I have often heard people use the phrase ‘I beg to differ’ to express a contrary view and until recently, I never batted an eyelid when I heard such.
It has often occurred to me that there are phrases we parrot without really stopping to think why we say them and I for one have a knack for placing such things under intense scrutiny.
There is nothing that ruffles my feathers as much as doing something because it’s always been done without bothering to examine why that behavior is expected of me – and our speech patterns (which we borrowed from the Queen’s language) are full of such unexamined phrases.
I suspect that the statement was used as a form of politeness so as not to be seen as being a troublemaker contradicting popular opinion hence the person feels that they owe others an apology for not agreeing with their views.
I do wonder ‘why do we beg to differ?’
Don’t we have a right to hold individual, and at times, contradicting opinions?
In a society that places a heavy emphasis on conformity, there is always a pressure applied on one to be, to think and to do as the collective prescribes – offering a contrary opinion would therefore be something frowned upon.
So before you can speak your mind you need to ‘beg’ others to let you think for yourself and possibly arrive at a conclusion that is not like theirs.
Where did we ever get the idea that we get harmony when everybody just sings the same note?
I have always thought it better to be who you are and say what you feel, because in the greater scheme of things – those who mind don’t matter; and those who matter don’t mind.
One of the truths I gathered as a Linguistics student is that there is no way one can learn a language without imbibing its culture, so of necessity our use of the English language becomes synonymous with us assimilating certain aspects of the culture of the English.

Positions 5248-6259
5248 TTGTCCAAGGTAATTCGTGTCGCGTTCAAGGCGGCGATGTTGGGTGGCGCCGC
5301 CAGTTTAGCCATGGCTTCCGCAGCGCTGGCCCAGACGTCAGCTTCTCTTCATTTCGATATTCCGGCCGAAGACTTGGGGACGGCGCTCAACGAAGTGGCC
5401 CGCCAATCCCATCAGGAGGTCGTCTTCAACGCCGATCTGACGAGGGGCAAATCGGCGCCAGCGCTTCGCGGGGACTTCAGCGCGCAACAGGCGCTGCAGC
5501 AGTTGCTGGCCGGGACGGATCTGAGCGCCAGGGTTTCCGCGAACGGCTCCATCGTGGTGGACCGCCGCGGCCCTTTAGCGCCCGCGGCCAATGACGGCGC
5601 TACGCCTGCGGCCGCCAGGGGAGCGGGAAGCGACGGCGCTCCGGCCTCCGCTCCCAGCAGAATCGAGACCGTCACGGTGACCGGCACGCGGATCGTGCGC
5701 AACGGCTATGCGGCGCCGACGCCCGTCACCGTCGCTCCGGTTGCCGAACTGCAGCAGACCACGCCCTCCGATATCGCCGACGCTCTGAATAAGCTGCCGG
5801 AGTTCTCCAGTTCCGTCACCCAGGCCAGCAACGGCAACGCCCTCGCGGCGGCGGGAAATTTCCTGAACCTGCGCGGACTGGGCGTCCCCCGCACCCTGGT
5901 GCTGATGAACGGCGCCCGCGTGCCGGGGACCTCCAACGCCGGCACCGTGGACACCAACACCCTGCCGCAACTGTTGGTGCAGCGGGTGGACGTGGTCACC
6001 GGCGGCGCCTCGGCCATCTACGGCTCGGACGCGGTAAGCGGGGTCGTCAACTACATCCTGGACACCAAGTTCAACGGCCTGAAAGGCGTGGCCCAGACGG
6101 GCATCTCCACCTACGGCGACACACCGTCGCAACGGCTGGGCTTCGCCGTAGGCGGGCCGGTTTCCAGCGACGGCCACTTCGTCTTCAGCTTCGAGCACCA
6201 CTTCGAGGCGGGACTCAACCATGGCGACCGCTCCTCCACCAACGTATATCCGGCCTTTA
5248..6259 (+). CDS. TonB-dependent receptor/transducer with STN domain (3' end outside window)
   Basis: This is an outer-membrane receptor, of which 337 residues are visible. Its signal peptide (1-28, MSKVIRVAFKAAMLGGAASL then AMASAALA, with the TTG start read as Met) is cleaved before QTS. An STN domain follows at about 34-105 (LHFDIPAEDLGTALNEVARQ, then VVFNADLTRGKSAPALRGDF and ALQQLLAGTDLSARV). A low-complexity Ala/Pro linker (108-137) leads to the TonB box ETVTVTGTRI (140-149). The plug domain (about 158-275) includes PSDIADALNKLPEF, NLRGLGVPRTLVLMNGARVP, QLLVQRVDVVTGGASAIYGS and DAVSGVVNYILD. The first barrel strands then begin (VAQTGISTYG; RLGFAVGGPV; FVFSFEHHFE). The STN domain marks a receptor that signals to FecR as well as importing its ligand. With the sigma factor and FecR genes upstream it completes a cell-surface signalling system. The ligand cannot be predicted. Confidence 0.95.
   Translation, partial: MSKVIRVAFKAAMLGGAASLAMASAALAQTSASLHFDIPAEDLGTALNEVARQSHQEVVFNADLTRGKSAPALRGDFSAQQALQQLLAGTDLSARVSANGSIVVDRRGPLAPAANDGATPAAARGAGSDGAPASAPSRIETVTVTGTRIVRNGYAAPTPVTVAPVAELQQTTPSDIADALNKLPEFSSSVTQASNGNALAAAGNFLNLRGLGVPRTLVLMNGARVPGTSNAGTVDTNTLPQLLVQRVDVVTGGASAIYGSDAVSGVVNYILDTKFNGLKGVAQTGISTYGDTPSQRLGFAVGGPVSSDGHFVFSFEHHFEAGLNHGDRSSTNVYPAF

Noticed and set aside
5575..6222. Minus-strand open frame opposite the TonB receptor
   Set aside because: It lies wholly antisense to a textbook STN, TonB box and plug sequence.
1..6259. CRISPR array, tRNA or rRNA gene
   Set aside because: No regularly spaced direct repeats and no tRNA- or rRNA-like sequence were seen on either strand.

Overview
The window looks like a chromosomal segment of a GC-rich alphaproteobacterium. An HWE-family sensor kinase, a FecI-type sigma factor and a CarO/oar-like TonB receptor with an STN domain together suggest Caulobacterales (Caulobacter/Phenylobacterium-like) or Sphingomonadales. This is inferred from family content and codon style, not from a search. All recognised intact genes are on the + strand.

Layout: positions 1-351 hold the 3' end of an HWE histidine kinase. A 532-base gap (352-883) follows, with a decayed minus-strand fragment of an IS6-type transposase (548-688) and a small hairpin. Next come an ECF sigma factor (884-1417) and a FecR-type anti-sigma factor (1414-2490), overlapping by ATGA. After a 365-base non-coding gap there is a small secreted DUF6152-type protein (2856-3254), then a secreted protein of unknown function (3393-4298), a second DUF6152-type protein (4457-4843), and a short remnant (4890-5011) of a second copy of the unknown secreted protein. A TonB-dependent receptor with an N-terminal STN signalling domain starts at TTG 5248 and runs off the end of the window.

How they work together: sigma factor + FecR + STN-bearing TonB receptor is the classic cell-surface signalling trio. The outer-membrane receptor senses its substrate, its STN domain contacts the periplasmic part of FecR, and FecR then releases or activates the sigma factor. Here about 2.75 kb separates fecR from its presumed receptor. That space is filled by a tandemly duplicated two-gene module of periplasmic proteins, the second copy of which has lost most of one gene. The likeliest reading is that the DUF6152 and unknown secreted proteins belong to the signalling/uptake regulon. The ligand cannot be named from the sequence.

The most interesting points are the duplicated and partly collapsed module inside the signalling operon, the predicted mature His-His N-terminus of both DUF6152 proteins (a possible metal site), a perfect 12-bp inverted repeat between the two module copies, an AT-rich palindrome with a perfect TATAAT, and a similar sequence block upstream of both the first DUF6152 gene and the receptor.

And a careful study of its nuances will reveal that the English are a people very preoccupied with ‘politeness’ and to my way of thinking the line between what people term politeness and hypocrisy is a very thin and blurry one.
What the English would have us believe is social ‘etiquette’, good graces, well-mannered conduct, proper breeding and politeness really boils down to mere hypocrisy – in other words – just don’t say what you mean!
It’s considered crass, distasteful and the height of bad manners to say what you really think, one ought to be ‘tactful’ i.e – just lie through your teeth.
As far back as 1911, Ambrose Bierce wrote in The Devil’s Dictionary that “politeness is the most acceptable (form of) hypocrisy.”
So to be polite we use phrases like ‘I beg to differ’ when in fact we may not be begging at all.
Even those who are quick to take blame for a thing are doing so out of hypocrisy more than politeness.
There is luxury in self-reproach.
When we are quick to blame ourselves we feel that no one else has the right to blame us thereafter.
And when we ‘beg’ to differ – we really don’t expect that we will be refused the right to express our views, after all – we did ‘beg’ so very nicely.
As a parting shot, I borrow the sentiments of Michael Crichton – “Human beings never think for themselves, they find it too uncomfortable. For the most part, members of our species, simply repeat what they are told – and become upset if they are exposed to any different view” – quoted from ‘The Lost World’